Alexander Lindsay

Alexander Lindsay’s photographs of Grand Teton National Park will be on display at the Bridger Gondola barn this week.

Alexander Lindsay’s photographs are expansive, both in their theme and in their scale.

So much so that most conventional art galleries don’t have the wall space for a show. It was serendipitous, then, when Lindsay met Jay and Connie Kemmerer, owners of Jackson Hole Mountain Resort, who pitched the idea of transforming the Bridger Gondola storage facility into a temporary art gallery to house Lindsay’s images.

The Scottish-English photographer first came to the Tetons in 2015 on a private commission and spent the months of January and September immersed in the project. He split his between photographing the park and developing prints in the studio.

Most of the time he found himself working alone or accompanied by a single nature guide. Lindsay found that time in nature and with the photographic process to be an incredibly contemplative one.

“There is a beauty of being totally alone,” he said. “I view it as a meditative process. And, of course, it’s art, it’s creation, but it is also a meditation with nature. I like the deliberate slowness of it. I like the sheer effort of it in every aspect.”

The show at Jackson Hole Mountain Resort is the first time Lindsay’s Grand Teton National Park images are being exhibited in the United States. The industrial space gives his prints, which range in width from 40 inches to 20 feet, room to breathe.

The space received a makeover of sorts for the show, with new lighting installed. The prints will be mounted on aluminum sheets and suspended by steel cables. While the show is up the gondolas cannot to be stored in their usual home, which is why the exhibition will have a relatively short one-week run.

“You know, it’s not an art gallery,” Lindsay said. “But I think it’s going to look fantastic, actually. The pictures and the way they are presented are really pristine and clean and sort of minimalist, and then you’re in this kind of crazy industrial space.”

Before completing his photography series of the Tetons, Lindsay worked on a series of more extreme projects, like being a documentary film producer in war zones and making expeditions to the Titanic shipwreck order to photograph it.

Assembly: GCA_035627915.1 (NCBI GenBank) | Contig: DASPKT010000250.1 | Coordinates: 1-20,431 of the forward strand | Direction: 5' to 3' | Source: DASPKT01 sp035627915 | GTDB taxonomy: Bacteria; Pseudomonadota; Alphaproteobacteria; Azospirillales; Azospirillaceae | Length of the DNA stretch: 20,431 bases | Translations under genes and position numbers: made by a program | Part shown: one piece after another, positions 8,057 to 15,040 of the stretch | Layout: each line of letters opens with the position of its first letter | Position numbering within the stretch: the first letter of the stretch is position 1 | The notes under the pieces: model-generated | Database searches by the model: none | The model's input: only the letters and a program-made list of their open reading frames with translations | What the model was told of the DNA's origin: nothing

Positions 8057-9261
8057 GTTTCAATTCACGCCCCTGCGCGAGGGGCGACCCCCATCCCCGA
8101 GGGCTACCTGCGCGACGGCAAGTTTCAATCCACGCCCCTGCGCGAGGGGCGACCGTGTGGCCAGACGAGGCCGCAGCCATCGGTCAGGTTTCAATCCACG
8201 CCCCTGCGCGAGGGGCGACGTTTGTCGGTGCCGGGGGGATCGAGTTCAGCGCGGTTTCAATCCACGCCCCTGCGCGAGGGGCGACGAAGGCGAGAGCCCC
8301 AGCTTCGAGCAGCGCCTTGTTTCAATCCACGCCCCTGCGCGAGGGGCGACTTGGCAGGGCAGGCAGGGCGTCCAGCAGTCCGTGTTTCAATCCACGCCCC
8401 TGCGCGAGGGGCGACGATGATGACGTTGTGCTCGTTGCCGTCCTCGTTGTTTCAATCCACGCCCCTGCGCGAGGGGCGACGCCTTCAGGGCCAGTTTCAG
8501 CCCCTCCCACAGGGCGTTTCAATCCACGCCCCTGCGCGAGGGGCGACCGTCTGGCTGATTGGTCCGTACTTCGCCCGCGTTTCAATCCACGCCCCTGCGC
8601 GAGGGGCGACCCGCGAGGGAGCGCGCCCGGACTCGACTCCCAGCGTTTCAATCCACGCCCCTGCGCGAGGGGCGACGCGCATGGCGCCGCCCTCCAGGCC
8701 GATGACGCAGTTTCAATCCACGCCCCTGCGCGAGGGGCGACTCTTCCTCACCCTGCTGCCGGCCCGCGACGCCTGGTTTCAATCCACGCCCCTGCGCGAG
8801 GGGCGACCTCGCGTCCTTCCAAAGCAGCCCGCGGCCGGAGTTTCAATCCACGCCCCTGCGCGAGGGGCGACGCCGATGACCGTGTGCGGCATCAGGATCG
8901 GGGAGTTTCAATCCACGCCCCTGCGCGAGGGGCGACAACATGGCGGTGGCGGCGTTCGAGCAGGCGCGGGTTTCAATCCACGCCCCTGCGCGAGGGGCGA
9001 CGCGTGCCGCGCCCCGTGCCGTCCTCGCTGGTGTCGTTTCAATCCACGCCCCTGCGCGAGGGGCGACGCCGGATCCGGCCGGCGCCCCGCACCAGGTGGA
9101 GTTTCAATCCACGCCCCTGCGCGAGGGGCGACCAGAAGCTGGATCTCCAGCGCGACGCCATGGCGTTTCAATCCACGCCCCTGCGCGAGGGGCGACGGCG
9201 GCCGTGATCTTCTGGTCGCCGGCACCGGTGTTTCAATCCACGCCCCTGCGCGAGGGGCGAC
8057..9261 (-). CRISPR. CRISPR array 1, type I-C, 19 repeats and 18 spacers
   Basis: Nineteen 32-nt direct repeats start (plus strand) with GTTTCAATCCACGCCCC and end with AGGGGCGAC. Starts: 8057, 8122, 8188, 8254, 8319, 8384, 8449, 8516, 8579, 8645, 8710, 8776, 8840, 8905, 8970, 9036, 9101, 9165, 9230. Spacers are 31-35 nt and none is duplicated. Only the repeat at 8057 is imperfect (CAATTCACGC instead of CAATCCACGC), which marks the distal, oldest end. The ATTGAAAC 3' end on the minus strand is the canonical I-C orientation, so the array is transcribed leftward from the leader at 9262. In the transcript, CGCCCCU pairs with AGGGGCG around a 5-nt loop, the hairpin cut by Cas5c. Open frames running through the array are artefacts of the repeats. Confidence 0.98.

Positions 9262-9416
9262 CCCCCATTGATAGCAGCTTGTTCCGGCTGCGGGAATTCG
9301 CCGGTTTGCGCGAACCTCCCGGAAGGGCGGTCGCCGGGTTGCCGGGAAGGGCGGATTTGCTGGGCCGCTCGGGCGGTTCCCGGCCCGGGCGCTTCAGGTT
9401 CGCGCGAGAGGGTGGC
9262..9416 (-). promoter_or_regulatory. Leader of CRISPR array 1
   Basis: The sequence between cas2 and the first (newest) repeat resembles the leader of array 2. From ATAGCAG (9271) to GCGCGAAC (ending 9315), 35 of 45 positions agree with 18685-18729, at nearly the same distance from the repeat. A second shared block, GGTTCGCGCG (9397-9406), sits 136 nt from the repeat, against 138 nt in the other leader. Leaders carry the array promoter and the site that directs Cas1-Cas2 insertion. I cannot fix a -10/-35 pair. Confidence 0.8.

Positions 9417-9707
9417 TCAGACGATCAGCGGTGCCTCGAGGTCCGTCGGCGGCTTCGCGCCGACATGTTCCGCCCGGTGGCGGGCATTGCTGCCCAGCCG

Early in his life Lindsay wanted to be an engineer. It was the technical prowess of digital cameras that first attracted him to the art form. His ability to bring out his landscapes and photo subjects in sharp detail immediately catches the eye.

“That got me into digital photography — the ability of digital photographs to stitch together to create truly, incredibly detailed images,” Lindsay said. “I just decided I wanted to do it. It was just a new chapter for me.”

The first project was an eight-month, 25,000-mile journey in 2013 that began in the Atacama Desert of Northern Chile and led him throughout the South American continent, crossing the Bolivian Salt Flats, and the rainforests of Central Chile, as well as Patagonia and Cape Horn.

“It’s led from one project to another,” Lindsay said.

But at the core of his work is the desire to remain true to nature and to document it faithfully and reverently.

“Even though it’s an art form, it’s very much it’s very much a documentary art form,” Lindsay said. “The wonder really is the wonder of nature.”

The show runs Thursday through Tuesday. Lindsay will be available for private tours of the exhibition. 

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